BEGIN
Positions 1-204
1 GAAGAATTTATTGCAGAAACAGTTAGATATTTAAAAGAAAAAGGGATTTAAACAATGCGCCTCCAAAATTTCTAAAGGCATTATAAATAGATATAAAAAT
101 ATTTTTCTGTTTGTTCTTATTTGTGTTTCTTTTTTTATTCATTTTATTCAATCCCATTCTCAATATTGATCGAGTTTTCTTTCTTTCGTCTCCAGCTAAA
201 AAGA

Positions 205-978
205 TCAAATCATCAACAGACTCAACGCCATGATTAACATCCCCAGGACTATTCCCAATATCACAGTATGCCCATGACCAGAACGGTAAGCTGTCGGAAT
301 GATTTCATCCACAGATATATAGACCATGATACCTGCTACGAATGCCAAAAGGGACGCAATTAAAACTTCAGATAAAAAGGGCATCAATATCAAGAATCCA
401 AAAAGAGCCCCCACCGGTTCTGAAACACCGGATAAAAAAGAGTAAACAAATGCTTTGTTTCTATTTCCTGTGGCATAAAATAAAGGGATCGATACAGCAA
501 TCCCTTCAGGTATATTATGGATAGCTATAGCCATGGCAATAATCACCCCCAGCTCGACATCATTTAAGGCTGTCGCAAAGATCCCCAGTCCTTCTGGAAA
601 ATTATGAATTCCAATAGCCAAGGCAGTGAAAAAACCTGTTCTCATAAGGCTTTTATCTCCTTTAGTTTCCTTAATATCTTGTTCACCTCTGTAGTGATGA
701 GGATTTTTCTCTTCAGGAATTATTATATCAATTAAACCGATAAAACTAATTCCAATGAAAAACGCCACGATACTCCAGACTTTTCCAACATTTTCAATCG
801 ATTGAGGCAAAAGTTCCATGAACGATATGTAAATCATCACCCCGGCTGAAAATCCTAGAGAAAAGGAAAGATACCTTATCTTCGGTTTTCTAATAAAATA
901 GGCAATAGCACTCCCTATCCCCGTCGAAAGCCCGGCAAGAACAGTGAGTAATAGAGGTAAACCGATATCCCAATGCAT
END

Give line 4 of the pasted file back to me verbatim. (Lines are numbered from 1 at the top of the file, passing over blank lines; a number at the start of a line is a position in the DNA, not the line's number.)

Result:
201 AAGA